After donning our safety gear, Ken led us through the process. The current wastewater from the city flows through a very large pipe under Somass River and then underground to the currently operating lagoon. From there, a new pipe will extend from the old lagoon to the new lagoon and then into the new screening building. There the water goes through a ½ inch screen. It removes the hard bits like personal products, rags and other things that inadvertently end up in the sewer system. The screened debris ends up in the landfill. The water then goes into a much larger lagoon once used by the paper mill and bought by the city a couple of years ago for this purpose. It has eight times the volume that the current lagoon has. Watson says, “The new lagoon is more cost-effective, and effective”.

The UV building where the water is irradiated with ultraviolet light killing parasites, and pathogens. The 4 columns in the lagoon go 20 meters deep through thousands of years of river deposits. During the project an artifact was found that was 3500 years old. on those pylons a pump will be located that will draw water from the lagoon through to the UV building.

Across the lagoon are a series of floating booms. These will be part of the aeration system. Hanging from the booms, there will be 485 weighted diffusers which pump air bubbles up through the water. The oxygen is used by the fecal bacteria to render the “poop” harmless. I asked Watson ‘”What happens to all the organic matter? Doesn’t it turn to sludge?” The answer I got was that very little sludge was actually produced. Even the old lagoon dredge didn’t produce much sludge. In his career at the City he only remembers it being dredged 3 times. The organic matter is oxidized, that is “burned” by the bacteria releasing the carbon as carbon dioxide.

After the aeration treatment, the water is pumped into another building where it is irradiated with ultra-violet (UV) light. This kills all any pathogens, such as bacteria and viruses, left in the water. UV radiation uses no chemicals, and little energy. So it is highly effective.

The mill effluent lagoon was divided in half with this barrier. The cement culverts are to maintain an equal water level in each pond. This also gives you an idea of how high the operating water level will be.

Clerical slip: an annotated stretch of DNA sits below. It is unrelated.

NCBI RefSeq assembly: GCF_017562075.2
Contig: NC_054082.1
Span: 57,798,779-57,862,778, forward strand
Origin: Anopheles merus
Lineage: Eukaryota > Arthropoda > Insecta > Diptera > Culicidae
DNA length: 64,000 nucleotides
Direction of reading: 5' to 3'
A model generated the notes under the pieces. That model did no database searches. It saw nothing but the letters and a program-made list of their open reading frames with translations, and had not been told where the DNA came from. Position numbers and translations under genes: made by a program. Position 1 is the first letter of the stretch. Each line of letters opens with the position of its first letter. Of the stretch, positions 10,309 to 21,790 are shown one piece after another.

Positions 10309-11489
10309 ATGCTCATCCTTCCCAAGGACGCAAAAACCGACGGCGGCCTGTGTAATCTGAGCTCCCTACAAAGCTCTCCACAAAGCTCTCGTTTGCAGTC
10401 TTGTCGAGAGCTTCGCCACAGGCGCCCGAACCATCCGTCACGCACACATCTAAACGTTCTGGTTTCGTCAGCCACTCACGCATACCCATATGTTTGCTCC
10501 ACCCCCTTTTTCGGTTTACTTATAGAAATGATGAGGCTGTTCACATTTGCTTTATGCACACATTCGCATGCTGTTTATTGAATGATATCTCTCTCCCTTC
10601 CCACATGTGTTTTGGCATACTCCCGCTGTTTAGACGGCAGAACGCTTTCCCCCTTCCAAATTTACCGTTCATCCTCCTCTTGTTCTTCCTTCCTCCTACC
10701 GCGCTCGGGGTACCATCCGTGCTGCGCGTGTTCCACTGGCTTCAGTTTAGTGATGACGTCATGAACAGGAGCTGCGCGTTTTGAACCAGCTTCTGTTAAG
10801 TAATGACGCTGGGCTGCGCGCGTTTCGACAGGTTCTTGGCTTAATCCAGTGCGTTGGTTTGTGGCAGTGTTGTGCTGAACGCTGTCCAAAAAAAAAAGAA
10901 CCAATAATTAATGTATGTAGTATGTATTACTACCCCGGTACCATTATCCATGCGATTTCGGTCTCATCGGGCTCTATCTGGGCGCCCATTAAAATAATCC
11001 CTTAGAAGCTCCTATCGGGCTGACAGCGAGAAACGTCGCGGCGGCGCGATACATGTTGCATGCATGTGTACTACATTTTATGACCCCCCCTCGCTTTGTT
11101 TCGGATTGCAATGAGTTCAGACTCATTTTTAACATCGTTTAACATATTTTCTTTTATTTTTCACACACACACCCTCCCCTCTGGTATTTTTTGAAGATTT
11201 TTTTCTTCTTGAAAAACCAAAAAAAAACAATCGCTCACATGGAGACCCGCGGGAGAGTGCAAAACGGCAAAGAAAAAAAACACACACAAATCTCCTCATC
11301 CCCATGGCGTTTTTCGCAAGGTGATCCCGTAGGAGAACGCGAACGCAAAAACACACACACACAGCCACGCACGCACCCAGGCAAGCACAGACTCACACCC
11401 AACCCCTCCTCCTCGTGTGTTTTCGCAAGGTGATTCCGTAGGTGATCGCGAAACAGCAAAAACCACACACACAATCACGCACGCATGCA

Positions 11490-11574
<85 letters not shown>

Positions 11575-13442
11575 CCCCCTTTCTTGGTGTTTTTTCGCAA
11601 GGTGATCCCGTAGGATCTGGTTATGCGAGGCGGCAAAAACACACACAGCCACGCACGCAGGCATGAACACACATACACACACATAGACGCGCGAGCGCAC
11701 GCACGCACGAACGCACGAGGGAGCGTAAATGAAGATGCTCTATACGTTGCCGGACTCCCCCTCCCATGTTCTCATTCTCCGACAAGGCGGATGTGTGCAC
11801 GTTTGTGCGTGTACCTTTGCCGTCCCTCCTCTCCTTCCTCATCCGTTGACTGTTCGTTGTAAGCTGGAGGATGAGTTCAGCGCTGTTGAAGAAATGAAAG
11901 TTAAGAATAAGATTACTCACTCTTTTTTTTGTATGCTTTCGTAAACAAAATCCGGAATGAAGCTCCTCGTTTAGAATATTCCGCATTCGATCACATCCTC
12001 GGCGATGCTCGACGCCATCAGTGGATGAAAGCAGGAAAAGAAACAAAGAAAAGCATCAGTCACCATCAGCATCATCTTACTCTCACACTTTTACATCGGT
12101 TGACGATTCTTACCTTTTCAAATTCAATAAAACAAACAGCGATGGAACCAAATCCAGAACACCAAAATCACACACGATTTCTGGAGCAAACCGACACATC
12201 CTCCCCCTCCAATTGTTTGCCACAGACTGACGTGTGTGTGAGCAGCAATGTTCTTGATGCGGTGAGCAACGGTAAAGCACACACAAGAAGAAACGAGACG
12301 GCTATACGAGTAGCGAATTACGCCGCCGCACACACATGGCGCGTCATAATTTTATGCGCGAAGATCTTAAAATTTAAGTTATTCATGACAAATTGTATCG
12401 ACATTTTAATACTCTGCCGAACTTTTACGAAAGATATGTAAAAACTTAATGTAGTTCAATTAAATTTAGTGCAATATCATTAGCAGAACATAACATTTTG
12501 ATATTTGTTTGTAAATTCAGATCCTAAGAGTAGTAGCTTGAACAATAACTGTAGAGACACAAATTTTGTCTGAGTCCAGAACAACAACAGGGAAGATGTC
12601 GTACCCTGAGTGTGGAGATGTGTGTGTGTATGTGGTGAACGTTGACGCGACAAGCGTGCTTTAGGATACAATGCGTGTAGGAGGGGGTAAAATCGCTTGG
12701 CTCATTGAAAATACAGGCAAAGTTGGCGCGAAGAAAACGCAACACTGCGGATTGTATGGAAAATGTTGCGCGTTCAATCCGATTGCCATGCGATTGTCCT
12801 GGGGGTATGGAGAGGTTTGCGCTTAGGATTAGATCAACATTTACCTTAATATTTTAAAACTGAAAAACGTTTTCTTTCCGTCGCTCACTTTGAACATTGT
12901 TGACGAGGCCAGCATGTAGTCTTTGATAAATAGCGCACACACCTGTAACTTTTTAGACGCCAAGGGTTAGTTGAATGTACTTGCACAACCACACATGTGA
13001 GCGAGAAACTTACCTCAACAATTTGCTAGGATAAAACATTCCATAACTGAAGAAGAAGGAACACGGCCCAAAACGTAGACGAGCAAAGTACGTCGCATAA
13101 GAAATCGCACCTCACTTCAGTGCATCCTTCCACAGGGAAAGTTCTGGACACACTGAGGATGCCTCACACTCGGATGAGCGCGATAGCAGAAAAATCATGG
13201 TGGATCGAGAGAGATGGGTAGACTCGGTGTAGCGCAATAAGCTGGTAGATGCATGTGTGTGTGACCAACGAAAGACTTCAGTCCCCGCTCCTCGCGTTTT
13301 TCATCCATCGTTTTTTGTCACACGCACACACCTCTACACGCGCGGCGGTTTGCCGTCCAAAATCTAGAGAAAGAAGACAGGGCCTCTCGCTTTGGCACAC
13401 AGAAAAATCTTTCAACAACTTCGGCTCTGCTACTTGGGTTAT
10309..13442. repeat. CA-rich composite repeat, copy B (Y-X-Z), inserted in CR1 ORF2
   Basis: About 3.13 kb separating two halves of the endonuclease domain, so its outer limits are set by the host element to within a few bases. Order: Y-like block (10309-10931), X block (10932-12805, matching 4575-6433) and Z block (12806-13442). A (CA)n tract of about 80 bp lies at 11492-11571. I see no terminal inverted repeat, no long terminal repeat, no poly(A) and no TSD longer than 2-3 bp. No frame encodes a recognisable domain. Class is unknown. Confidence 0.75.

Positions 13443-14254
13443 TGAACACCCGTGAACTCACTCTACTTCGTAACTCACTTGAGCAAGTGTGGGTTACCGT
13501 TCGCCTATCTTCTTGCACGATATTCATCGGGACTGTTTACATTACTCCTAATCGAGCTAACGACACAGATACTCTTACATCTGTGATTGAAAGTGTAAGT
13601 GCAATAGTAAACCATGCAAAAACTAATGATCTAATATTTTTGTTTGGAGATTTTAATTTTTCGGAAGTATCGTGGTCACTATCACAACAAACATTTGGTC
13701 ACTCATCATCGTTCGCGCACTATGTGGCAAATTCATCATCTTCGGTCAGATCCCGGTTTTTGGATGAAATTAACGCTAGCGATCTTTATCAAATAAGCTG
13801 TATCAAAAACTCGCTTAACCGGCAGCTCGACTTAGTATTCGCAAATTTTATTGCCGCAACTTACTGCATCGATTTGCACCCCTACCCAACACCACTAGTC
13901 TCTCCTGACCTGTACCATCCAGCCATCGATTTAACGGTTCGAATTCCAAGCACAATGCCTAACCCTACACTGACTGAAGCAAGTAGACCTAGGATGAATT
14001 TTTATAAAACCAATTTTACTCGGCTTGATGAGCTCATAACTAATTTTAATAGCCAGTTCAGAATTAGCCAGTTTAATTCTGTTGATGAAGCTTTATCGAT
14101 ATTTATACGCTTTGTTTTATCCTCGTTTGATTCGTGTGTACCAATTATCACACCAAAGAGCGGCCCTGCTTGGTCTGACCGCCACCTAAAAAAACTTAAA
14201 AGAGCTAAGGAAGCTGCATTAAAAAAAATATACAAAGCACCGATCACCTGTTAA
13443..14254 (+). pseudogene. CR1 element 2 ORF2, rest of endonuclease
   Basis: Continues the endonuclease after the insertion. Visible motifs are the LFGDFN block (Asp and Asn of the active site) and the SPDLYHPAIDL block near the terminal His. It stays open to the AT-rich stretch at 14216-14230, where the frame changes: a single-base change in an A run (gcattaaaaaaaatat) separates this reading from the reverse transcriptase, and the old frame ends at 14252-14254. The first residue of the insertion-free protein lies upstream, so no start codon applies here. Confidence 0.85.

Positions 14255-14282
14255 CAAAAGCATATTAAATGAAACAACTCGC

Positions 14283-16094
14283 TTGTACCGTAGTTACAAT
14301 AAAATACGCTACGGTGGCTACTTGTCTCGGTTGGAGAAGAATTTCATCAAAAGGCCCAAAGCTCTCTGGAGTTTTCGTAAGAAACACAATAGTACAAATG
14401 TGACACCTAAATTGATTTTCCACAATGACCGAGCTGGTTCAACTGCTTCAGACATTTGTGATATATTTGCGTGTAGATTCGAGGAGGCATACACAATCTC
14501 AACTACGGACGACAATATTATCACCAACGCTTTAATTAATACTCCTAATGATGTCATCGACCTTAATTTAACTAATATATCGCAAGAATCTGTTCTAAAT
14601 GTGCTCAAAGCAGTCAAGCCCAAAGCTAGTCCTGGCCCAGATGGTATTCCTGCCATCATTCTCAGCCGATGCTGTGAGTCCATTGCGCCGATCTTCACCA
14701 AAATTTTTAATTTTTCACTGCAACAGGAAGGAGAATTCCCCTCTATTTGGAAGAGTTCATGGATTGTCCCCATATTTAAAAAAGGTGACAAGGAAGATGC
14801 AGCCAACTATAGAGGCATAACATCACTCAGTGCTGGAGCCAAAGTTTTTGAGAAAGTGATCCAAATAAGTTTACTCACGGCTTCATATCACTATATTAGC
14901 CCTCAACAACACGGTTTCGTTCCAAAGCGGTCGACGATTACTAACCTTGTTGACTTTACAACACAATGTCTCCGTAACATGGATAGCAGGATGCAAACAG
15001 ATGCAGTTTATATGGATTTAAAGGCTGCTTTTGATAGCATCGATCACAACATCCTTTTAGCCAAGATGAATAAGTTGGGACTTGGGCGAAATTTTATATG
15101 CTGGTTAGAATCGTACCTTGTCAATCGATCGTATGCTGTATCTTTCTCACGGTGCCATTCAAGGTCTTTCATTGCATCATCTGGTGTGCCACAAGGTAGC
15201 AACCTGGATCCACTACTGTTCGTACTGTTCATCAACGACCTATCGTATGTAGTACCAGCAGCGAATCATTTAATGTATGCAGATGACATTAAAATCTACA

Once irradiated, the water finished treatment. it is pumped 800 meters out into the inlet. Watson is confident that the water will easily meet the current standards set down by the Province and Federal Government. The effluent will be far cleaner than the current lagoon, which has needed replacement to meet current wastewater standards for many years.

This is one end of one of the aeration booms. The winch is to take up the slack when the water level is higher.

This has been a lengthy project. Construction has been ongoing for almost two years. Although it appears to be nearing completion, it is not expected to be in operation until early summer next year. Currently, the electrical power required to operate the system is being upgraded. Also 8 pylons now emerge from the pond. They are to support two pump stations needed to pump the water to the UV operation. Then the new sewage inflow needs to be attached to the existing inflow for the current lagoon. This needs to be done during a “fisheries window”, that is at a time where there is little impact on fish. That window is next spring. So by next summer after a couple of tests, it will be in operation.

Inside the screening building, Ken Watson is removing the cover of the screens.

The next step is deciding what to do with the old lagoon. Its construction took up highly productive salmon habitat. The obvious solution would be to re-establish it. However design objectives, methods and techniques are not as obvious. And it will cost money. Also, it is a popular place for the public to go for walks. So, some do not want to see the road access around this lagoon go away. Others want better connectivity for the smolts coming down to the ocean to linger in the estuary while they adapt to salt water. This would mean creating a gap in that road and also perhaps a defined channel for the water from the river to flow into Shoemaker Bay. There are a lot of alternatives. And the City has committed to a public engagement process before the design stage. That is expected to start in the New Year. So if you are one of those walkers, naturalists, birders or dog lovers who frequent the area, keep an eye out for public notices on this. And voice your opinion.

These screens won’t look so clean in a year or so!

Sources, and Background:

  1. Toprack Home Page Wastewater Engineering
  2. Wastewater Treatment Configurations and Process
  3. Ha-Shilth-Sa Infrastructure project aims to improve salmon habitat
  4. City’s Wastewater Treatment Plant Projected to Cost $37.9 Million